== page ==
The Girl He Used to Know by Tracey Garvis Graves

Hello, World.

Browsing Barnes and Noble last year, I spotted The Girl He Used to Know on the shelves. The cover held a certain familiarity because I’d seen it filling up my Instagram feed for months. The cover, a watercolor of a woman facing away, is pretty and captivating. Alas, I bought the book and then it gathered dust on my shelves. I wanted to pick it up, but I just never did. Using the Libby app, I got the audiobook and listened to it on my commute. The story was captivating, and I immediately felt bad that I had never picked up the book. This seems to be a theme lately, so I’m glad audiobooks force me to get through books I’ve wanted to read but haven’t picked up.

This book tells the story of Jonathan and Annika, two people who feel deeply in love in college but had a rather traumatic break up that left a slew of unanswered questions. Ten years later, they spontaneously run into each other in Chicago, where they are both living. Shaken, Annika tells Jonathan she will call him for him so they can meet for coffee. Jonathan seems closed off to rekindling any romance, but says he looks forward to her call – all while fully expecting her not to call.

What initially feels like a simple story about second chances and learning to love yourself before you can love another becomes a complex story with unexpected twists. An exploration of living on the autism spectrum, this story is heartwarming, deeply sad at times, and ultimately about facing the things that scare us most. As someone with a family member on the autism spectrum, I appreciated the in-depth look at how living with autism affects a person’s ability to navigate complicated relationships. Annika’s character is well-developed and heartfelt.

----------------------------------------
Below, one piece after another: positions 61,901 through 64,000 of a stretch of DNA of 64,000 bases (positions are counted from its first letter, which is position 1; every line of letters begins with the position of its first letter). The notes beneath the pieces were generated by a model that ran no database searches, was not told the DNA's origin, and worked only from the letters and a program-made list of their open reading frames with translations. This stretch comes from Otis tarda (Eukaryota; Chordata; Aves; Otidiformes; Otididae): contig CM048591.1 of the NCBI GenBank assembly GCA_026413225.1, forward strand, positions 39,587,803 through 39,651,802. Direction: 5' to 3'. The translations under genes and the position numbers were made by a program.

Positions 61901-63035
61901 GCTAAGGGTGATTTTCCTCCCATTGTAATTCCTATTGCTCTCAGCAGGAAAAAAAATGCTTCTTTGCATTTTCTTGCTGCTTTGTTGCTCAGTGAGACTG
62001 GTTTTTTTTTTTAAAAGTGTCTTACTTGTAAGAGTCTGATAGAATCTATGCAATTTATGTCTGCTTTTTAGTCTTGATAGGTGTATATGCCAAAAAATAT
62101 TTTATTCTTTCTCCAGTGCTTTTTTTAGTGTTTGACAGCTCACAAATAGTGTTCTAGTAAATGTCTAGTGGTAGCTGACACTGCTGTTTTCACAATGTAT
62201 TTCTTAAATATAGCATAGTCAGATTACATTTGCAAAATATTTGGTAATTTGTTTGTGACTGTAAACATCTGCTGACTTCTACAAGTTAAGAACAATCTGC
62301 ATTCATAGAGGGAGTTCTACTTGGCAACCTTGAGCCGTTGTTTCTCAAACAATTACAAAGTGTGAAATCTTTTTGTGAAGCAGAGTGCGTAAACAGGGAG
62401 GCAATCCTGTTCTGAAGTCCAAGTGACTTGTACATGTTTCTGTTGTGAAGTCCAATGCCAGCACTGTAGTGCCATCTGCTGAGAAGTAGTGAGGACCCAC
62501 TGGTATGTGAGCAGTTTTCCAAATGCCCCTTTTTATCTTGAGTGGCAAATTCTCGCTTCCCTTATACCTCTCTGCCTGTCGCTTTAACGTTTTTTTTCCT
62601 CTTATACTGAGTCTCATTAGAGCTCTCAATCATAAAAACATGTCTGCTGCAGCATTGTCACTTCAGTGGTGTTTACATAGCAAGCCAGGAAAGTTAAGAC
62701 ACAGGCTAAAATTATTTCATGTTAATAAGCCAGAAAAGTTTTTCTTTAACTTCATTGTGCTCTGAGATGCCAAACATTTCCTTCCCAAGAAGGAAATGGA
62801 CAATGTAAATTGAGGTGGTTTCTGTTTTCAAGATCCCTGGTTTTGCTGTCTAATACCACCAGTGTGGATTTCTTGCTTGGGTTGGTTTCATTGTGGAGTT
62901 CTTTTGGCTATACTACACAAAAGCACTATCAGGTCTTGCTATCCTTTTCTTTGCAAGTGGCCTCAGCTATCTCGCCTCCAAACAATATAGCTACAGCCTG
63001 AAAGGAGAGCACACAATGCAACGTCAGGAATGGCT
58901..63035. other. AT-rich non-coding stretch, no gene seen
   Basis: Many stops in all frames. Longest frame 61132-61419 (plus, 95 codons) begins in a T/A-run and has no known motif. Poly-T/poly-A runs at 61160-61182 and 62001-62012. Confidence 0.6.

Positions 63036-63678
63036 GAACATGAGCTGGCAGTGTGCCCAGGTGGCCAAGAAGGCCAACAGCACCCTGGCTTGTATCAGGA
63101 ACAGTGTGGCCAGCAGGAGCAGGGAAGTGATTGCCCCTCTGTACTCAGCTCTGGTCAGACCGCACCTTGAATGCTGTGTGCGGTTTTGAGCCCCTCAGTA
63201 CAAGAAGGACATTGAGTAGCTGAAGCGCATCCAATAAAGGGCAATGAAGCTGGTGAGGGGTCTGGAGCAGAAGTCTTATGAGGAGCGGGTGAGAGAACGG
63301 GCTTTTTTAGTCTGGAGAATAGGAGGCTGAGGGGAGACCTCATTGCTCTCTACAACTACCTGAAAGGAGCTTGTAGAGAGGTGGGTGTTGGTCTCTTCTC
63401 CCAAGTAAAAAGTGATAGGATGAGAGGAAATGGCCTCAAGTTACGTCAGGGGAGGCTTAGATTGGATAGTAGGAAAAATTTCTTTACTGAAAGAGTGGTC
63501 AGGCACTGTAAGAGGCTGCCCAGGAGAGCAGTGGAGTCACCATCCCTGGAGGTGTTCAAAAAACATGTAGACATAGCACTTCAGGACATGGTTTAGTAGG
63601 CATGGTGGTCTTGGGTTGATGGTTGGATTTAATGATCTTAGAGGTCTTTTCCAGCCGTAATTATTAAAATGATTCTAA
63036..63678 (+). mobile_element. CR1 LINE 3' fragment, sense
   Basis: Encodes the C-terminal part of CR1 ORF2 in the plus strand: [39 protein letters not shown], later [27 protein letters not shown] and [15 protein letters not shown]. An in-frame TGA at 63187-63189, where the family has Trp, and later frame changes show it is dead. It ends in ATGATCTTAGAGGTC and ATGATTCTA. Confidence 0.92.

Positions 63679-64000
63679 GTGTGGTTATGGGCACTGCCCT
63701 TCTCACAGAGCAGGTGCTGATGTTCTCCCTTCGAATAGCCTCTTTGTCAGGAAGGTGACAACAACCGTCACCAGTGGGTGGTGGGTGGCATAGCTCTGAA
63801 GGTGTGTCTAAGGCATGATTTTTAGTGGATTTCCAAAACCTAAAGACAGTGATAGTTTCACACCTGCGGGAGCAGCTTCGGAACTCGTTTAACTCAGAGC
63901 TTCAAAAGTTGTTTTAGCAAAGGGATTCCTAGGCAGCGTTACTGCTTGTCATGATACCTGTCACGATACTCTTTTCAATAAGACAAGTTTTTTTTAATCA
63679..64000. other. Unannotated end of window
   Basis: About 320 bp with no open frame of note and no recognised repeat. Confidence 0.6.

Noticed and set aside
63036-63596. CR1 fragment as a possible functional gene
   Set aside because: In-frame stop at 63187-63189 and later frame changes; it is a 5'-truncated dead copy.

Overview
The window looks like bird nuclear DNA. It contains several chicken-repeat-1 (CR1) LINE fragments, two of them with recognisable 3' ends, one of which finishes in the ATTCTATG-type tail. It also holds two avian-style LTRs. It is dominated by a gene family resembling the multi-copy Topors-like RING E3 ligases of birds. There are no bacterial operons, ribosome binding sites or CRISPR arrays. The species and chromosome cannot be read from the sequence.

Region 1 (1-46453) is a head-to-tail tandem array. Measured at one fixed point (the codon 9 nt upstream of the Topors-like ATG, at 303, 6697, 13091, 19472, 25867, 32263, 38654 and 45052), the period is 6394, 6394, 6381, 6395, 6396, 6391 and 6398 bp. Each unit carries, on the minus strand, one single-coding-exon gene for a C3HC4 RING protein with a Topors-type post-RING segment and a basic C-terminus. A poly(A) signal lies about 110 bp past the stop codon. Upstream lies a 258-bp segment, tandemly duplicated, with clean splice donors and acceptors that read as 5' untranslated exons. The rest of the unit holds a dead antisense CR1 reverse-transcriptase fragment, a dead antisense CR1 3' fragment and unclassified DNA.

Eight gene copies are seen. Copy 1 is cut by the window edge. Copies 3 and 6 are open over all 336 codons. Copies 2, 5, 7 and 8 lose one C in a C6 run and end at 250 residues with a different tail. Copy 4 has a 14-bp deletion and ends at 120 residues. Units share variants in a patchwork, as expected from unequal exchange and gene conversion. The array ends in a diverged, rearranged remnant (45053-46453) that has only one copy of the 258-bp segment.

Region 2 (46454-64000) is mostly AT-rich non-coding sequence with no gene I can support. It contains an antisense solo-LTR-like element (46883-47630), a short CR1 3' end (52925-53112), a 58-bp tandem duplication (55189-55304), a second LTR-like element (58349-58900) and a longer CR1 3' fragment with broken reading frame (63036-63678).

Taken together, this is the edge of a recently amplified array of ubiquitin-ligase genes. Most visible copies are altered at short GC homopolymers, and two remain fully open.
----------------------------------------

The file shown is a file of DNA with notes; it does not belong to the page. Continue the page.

In this story, I most appreciated the sentiment that sometimes the reasons that others gawk are the very reasons someone loves us so deeply. A bluntness, some unfiltered honesty, et cetera. The things that comprise the contours of our personality make us who we are, whether we are on the autism spectrum or not, and it is the very things that make us who we are that will lead another person to love us. However, if we don’t know ourselves, we cannot find peace with who we are, and if we don’t have peace with who we are, it’s hard to accept someone’s love.

The ending of this story nearly ruined it for me. There was a twist that felt a bit out of place, and I felt the story would be stronger without it. I wasn’t sure why it was necessary because it didn’t add much plot or character development to the story, but I like the rest of the story enough that I can overlook a rather unsatisfactory ending. 


Callie Leigh

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